Welcome to a month full of an eclectic mishmash of new material: Selma's tackles the question of race in America, the Black Mirror creators return with unnerving new episodes (and bring an older Brit-zombie gem with them); Justin Timberlake turns Netflix into his biggest arena concert ever; and Christopher Guest gets the gang back together for another improv-a-thon. Throw in a couple of pilots, and October's shaping up to be a real grab bag. Enjoy your pumpkin-spiced recommendations.
The 13th — Netflix, 10/7
How about something light – like, say, the history of racism in America. Ava DuVernay (Selma) focuses on the prison-industrial complex that has wrongfully ensnared scores of men and women of color, but her project attempts nothing less than to chronicle the birth and evolution of American inequality. The title refers to the 13th Amendment, which ostensibly freed the slaves and kept black men and women out of servitude — bitterly ironic, considering just how far the documentary indicates we still have left to go.
Black Mirror, Season 3 — Netflix, 10/21
This sleek, 21st-century Twilight Zone returns with six (out of an eventual 12) new tales of futures gone awry, now making a home on Netflix instead of Britain's Channel 4. With a focus on the pervasive influence of new technology, the anthology sci-fi series has brought intelligence and style to unsettling, alienating thought experiments about where body-cameras or social media might be headed, to name a couple examples. Parks and Recreation creator Mike Schur scripted one episode with his former star Rashida Jones; Gugu Mbatha-Raw, Mackenzie Davis, Bryce Dallas Howard, and Alice Eve also show up for good measure. Bonus points if you can binge-watch them on your laptop without becoming intensely suspicious of your computer.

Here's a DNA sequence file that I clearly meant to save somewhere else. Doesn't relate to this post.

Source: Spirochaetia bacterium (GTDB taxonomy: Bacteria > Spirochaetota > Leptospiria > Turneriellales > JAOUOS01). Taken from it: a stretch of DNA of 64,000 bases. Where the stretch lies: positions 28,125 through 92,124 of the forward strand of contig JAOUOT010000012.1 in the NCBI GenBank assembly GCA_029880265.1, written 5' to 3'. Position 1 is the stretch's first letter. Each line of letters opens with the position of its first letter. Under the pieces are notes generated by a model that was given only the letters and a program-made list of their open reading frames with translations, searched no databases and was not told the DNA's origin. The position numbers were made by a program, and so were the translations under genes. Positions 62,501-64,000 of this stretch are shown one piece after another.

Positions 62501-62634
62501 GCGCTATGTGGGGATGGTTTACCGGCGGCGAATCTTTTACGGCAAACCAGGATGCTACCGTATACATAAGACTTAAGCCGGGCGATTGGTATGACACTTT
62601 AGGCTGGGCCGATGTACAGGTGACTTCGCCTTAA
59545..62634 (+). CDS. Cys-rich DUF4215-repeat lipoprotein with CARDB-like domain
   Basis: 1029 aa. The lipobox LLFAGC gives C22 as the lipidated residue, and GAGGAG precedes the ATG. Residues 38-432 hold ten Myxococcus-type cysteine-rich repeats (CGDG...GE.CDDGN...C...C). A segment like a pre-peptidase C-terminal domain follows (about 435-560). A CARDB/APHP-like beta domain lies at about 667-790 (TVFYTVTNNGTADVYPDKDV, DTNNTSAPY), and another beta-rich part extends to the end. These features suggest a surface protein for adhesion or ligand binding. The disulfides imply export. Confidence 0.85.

Chance, Season 1 — Hulu, 10/19
Ready for a bout of deja vu? Hugh Laurie plays a prickly professional who uses unorthodox methods to solve tricky puzzles, the sort of guy so damn good at his job that he can get away with not playing by the rules. Also, the show takes its title from the character's last name, which is just a noun. Unlike House, however, this one takes place in San Francisco, and Dr. Eldon Chance happens to be a forensic neuropsychiatrist. We wonder if Massive Attack was free for the theme music.
Dead Set — Netflix, 10/1
"Big Brother, but with zombies" could've been all there was to Black Mirror creator Charlie Brooker's lesser-known horror miniseries, and he's undoubtedly a skilled enough showrunner to have gotten away with it. Maybe it's the diligent verisimilitude — the undead attack the certified Big Brother house instead of a knockoff program, and Brooker nails some pretty minute specifics of the program's British iteration — or the creativity the writer brings to a perilously overexposed mini-genre. But there's more going on here than a literalization of reality TV's bloodthirstiness, to be sure, and while Black Mirror fans count down the seconds until the new episodes, his earlier work will make for a gruesomely delicious appetizer.
Goliath, Season 1 — Amazon, 10/14
Amazon turns the grit dial all the way up for this pitch-black legal thriller, with Billy Bob Thornton as the best damn trial lawyer this here county's ever seen. After years of drinkin' and general dissolution, however, he's lost sight of himself. With the lure of a wrongful death lawsuit against the soul-sucking law firm he helped create, he'll have to pick up the pieces of his life and get back on the prosecutor's bench. Naturally, the case will uncover a more sweeping web of lies and wrongdoing than anyone could have guessed. It's a potboiler all right.